After hammering out all of these details, we’re still faced with the most important task of all- showing how our product is beneficial to the consumer. Our entire description is worthless if it doesn’t demonstrate value. Fortunately, this is the easy part. The product does a good job of selling its worth on its own!

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True Life: Tech Bloggers Hate Me

Tech bloggers hate PR people. You can’t blame them for it – their emails are inundated daily with pitches from public relations professionals trying to get press coverage for the companies they represent. They probably all sound pretty much the same, and it has to get repetitive, if not down right annoying.

Imagine how you’d feel if somebody only ever reached out to you when they wanted something. Then magnify it hundreds of times on a daily basis.

That puts us PR people in a tricky position. We read bloggers’ articles – we know they’re smart and we know that they realize that we want something from them.

It’s not like we want to be another annoying PR person annoying journalists with another annoying email that they may or may not consider worth their time. But at the same time, we do want them to talk about our brand new startup and the super cool product we’re releasing, and hey, they might just want to talk about it too. As much as journalists might hate them, it’s hard to pretend like there aren’t occasionally stories worth covering in that mass of emails they receive on a daily basis. It can’t be WWDC all the time, so it must be nice to have those stories for a slow news day, right?

It’s an unfortunate situation, but what can we do about it? Our pitches are not meant to insult anyone’s intelligence or to irritate, we just don’t know a better way of approaching the situation. If any tech bloggers or journalists out there have suggestions, I’d love to hear them.

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Product Testing

As Degas’ Public Relations Director, I should probably write an enlightening post about what it’s like to do PR for a brand new company that’s creating a brand new product that nobody has heard of yet, but I’m not going to (we’ll save that for another day). Instead, I’m going to talk about something way cooler that’s been going on here at Degas – developing and testing our product.

That’s the great thing about startups – my role is by no means limited by my job title. I get to be a part of creating our product, I help make decisions about what direction it should go, and I get to provide insight into how things should work. Most recently this has meant testing out various features as Nichole develops them.

Testing an app is a much trickier process than I realized, and it requires thoroughness and attention to detail. For each new feature that gets added, we have to consider every possible way it could be used. Even the most basic and straightforward steps will be approached differently by various users, so it’s important to take all of them into account. We have to test every possible approach and make sure everything functions the way it’s supposed to under the circumstances.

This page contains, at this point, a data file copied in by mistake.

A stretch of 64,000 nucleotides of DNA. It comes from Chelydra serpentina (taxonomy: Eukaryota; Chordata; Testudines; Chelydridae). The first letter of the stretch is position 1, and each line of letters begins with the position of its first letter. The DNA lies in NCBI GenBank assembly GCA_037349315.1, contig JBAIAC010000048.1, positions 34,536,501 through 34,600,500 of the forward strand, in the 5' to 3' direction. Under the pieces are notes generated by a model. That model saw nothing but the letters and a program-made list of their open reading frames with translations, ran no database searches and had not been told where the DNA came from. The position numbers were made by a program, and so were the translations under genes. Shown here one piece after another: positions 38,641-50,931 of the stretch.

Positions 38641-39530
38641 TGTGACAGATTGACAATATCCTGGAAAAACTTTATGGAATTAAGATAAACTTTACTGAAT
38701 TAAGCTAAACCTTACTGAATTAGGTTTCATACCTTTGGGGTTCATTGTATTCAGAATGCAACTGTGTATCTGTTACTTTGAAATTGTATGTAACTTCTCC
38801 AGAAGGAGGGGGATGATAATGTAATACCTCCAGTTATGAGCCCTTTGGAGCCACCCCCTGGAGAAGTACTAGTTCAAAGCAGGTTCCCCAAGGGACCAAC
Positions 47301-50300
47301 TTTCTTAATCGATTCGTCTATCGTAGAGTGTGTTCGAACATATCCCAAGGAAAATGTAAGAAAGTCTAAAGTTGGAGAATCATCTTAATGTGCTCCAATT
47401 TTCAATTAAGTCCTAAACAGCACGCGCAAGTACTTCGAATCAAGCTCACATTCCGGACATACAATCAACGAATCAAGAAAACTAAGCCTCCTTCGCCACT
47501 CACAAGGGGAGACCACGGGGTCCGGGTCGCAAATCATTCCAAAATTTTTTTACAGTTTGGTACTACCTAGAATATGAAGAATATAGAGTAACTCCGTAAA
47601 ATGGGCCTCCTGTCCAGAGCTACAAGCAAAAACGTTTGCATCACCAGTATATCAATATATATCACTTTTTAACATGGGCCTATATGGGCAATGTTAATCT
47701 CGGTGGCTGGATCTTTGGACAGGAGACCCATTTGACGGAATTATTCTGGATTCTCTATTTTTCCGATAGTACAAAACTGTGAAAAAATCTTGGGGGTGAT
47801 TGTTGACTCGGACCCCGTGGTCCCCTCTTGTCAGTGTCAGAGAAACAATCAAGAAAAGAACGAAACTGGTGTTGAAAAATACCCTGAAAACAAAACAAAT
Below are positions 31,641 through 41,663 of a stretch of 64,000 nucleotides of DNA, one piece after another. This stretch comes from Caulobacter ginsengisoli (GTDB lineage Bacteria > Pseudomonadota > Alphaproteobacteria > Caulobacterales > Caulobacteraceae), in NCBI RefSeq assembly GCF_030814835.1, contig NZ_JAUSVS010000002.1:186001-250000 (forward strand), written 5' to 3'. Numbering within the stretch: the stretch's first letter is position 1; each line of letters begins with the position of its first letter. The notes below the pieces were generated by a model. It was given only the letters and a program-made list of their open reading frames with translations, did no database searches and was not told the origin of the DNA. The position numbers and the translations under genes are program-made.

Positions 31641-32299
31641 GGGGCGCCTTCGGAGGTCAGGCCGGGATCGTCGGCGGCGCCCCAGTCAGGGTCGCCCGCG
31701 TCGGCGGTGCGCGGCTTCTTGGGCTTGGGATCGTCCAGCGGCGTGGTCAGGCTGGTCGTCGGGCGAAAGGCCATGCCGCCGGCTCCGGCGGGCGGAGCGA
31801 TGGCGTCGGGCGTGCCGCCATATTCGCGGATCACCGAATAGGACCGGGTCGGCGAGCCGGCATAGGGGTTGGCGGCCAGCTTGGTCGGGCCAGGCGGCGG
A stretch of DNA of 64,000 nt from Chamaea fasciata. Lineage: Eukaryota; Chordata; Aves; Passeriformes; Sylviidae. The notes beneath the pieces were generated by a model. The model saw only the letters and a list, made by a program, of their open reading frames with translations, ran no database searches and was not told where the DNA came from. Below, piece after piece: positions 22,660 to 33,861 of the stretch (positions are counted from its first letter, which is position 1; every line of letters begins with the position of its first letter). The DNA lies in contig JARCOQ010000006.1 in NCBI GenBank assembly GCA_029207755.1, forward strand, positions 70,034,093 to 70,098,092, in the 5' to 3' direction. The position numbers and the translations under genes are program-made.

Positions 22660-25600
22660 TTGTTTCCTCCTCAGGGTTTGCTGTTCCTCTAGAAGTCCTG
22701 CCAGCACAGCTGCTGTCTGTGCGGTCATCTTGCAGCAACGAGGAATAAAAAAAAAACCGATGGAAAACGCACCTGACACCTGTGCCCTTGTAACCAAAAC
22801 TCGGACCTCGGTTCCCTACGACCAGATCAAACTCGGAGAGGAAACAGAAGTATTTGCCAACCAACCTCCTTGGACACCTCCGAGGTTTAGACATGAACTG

It’s been extremely cool to work with Nichole to figure out and test all of these scenarios and variations. There’s excitement in finding that one anomalous situation where something doesn’t work quite right. It’s fun to figure out how it needs to be changed and watch it get fixed. I’m so impressed every time Nichole  jumps into that mysterious language of Objective-C (I think), makes a few tweaks, and returns with a perfected product in a matter of minutes – it’s kind of like magic, only cooler.

Being a part of this process is incredibly rewarding. Where else would I get to play such an integral role in creating a product? There’s nothing more exciting than watching all of this coming together. In fact, every time Nichole and I test out a problem area and realize she’s fixed it, we kind of feel like this (I’ll let you decide which of us is which):

I’m looking forward to continuing to test our product in the weeks to come, and the countless victory dances it will undoubtedly lead to.

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The Dream

I love start-ups.  As a basketball player I’ve always valued being a member of a team and all that it entails, which is something that really appeals to me about the start-up environment.  It’s inspiring the way a few people are drawn together by a single goal and their motivation to make it succeed, and it’s thrilling to be part of a team that’s working on something they’re passionate about and believe in.

However, as much as I’ve enjoyed being a part of the start-up world, I’ve always wanted to bring my own ideas to reality.  I was envious of those brave enough to take a risk, to build a company from nothing, to see a product from start to finish. I’ve always been ambitious – I couldn’t help but want to rise to the challenge.

As soon as I heard what Kristoph, Alyssa, and Mel were thinking, I immediately began brainstorming things I wanted to contribute.  The more we talked about what our plans could become, the more I wanted to be involved.  This was my chance to give life to my ideas, and I knew we could have a huge impact on the way people use their mobile devices.

I’m so excited to be a co-founder of Degas and to be working with a team on something we are all able to contribute to.  Now I can finally take something totally unknown, something I believe in, and share it with the world.

-Georgia Gier